For each system of the body, there are both short-term adaptive actions (allostasis) that are protective and long-term effects that can be damaging (allostatic load). For the cardiovascular system, a prominent example of allostasis is the role of catecholamines in promoting adaptation by adjusting heart rate and blood pressure to sleeping, waking, physical exertion (citation). Yet, repeated surges of blood pressure in the face of job stress or the failure to shut off blood pressure surges efficiently accelerates atherosclerosis and synergizes with metabolic hormones to produce Type II diabetes, and this constitutes a type of allostatic load (see (citation)). Closely related to this is the role of adrenal steroids in metabolism. Whereas adrenal steroids promote allostasis by enhancing food intake and facilitating the replenishment of energy reserves, the overactivity of this system involving repeated HPA activity in stress or elevated evening cortisol leads to allostatic load in terms of insulin resistance, accelerating progression towards Type II diabetes, including abdominal obesity, atherosclerosis, and hypertension (citations). In the brain, actions of adrenal steroids and catecholamines that are related to allostasis include promoting retention of memories of emotionally-charged events, both positive and negative. Yet, overactivity of the HPA axis together with overactivity of the excitatory amino acid neurotransmitters promotes a form of allostatic load, consisting of cognitive dysfunction by a variety of mechanisms that involve reduced neuronal excitability, neuronal atrophy and, in extreme cases, death of brain cells, particularly in the hippocampus (citations).[10]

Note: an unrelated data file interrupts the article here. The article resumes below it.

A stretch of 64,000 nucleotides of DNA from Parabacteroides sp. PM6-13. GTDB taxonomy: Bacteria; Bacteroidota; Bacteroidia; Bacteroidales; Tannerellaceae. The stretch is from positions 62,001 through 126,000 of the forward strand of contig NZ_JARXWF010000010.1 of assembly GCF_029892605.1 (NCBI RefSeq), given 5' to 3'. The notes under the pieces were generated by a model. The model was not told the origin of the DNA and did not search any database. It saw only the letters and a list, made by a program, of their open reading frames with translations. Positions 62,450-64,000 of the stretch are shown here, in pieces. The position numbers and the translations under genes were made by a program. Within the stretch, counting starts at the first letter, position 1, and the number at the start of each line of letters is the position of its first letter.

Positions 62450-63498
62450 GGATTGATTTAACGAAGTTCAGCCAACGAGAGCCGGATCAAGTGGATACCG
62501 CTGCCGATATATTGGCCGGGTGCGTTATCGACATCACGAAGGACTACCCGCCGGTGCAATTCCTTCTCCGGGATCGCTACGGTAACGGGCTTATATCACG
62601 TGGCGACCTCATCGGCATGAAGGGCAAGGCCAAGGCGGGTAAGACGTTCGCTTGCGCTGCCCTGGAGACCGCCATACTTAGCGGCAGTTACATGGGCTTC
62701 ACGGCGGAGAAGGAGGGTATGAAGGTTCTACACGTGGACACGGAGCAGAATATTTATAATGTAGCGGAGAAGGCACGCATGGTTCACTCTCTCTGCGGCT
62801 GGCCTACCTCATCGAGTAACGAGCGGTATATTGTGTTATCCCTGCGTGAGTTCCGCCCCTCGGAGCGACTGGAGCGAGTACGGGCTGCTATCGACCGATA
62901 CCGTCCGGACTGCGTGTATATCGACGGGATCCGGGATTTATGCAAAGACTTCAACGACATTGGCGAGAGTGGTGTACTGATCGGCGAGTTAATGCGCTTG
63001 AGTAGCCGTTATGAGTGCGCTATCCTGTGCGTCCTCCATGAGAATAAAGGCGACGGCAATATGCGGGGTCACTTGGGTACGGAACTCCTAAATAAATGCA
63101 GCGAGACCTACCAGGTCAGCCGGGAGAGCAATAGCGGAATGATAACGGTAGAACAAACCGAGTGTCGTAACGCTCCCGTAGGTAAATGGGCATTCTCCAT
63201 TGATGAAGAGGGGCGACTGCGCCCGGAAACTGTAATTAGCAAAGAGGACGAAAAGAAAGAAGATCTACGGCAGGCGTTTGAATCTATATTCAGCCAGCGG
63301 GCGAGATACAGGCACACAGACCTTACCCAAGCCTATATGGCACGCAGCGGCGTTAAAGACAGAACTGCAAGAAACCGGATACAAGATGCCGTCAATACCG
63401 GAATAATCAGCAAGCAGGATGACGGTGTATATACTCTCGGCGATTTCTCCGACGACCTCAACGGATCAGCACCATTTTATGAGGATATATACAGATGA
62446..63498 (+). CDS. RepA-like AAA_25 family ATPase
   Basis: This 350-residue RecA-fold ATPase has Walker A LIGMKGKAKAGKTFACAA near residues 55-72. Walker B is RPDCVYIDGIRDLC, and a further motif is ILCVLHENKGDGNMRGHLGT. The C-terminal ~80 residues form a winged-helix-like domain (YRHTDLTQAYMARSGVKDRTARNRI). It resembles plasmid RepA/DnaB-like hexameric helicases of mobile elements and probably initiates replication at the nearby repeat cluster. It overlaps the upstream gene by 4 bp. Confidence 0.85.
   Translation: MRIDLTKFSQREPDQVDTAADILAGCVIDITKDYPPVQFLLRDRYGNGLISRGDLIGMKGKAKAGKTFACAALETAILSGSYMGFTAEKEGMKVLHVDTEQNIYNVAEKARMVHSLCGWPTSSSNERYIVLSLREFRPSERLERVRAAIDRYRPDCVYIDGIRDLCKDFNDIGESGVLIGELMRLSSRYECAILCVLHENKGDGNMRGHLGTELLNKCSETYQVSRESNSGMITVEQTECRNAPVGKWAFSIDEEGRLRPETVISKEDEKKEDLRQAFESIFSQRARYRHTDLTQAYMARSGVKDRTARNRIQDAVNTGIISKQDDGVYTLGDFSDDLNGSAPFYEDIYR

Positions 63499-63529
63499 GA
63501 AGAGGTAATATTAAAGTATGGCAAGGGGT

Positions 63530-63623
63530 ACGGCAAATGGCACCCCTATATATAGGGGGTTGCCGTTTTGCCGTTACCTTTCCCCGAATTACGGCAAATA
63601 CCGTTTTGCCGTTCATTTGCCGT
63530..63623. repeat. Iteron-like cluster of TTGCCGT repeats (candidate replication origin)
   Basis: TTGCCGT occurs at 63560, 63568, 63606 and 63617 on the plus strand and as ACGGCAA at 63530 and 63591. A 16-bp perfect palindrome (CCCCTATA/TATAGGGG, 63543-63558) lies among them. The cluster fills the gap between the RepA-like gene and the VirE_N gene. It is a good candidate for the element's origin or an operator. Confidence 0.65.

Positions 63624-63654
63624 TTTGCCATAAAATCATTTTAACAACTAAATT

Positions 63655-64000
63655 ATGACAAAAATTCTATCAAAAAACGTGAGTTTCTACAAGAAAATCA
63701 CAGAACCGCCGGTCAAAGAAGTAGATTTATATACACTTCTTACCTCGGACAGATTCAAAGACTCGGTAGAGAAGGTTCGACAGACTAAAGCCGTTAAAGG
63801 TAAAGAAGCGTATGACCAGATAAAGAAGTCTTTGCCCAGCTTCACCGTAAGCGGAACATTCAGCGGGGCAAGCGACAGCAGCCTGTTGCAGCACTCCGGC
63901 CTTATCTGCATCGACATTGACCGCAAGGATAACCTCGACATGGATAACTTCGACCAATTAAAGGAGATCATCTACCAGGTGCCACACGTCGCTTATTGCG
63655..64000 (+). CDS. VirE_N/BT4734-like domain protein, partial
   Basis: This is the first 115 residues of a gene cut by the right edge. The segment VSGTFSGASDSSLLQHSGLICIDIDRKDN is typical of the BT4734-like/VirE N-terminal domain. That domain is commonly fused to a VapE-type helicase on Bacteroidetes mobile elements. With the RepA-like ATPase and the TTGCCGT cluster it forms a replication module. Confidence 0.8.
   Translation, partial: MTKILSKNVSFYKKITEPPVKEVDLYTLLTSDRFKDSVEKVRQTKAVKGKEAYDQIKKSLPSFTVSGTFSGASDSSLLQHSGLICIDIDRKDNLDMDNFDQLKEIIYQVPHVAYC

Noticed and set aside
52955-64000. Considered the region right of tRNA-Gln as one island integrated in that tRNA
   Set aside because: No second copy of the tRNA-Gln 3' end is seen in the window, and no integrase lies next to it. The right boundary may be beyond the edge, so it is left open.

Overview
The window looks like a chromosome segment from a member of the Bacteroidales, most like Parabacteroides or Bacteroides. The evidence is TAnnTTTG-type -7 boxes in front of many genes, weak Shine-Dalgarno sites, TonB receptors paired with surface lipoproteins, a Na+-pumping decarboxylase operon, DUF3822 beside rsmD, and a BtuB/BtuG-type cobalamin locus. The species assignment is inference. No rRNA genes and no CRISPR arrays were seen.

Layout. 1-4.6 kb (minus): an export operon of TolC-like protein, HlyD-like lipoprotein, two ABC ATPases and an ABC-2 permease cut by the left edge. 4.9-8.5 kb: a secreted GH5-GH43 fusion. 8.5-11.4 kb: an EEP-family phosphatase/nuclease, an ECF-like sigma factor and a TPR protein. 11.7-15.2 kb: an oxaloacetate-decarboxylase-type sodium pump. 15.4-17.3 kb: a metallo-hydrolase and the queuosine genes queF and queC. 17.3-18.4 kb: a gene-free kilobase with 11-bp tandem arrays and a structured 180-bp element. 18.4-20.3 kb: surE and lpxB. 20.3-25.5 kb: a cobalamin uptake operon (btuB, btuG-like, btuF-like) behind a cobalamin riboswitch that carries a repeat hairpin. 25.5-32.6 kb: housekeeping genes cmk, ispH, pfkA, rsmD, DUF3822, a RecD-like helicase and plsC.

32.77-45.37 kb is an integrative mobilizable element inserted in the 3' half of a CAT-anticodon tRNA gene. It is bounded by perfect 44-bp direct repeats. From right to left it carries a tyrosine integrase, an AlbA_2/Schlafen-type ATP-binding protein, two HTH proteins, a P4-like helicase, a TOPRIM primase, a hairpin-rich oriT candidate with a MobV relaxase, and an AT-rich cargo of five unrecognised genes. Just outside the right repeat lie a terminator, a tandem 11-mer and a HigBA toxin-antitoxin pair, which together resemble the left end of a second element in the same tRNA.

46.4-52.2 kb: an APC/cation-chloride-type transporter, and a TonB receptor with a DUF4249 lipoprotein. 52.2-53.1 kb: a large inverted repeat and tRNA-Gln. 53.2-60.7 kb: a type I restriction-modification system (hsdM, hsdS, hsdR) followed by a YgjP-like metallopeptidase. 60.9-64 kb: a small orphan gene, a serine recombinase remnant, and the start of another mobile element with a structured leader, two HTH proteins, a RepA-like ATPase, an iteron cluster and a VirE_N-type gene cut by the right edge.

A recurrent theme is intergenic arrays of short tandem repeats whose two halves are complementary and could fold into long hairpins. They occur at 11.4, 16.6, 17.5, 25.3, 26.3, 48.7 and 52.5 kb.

McEwen and Seeman divide allostatic load into several distinct types of scenarios:[10]

  • Stress overload, such as that caused by severe and repeated economic burdens, which potentially leads to physical and mental dysfunctions;
  • Stress adaptation failure, where mediators of a stress response fail to diminish in response to repeated similar stress events, such as repeated taking of exams during course work;
  • Stress response persistence following cessation of the stressor;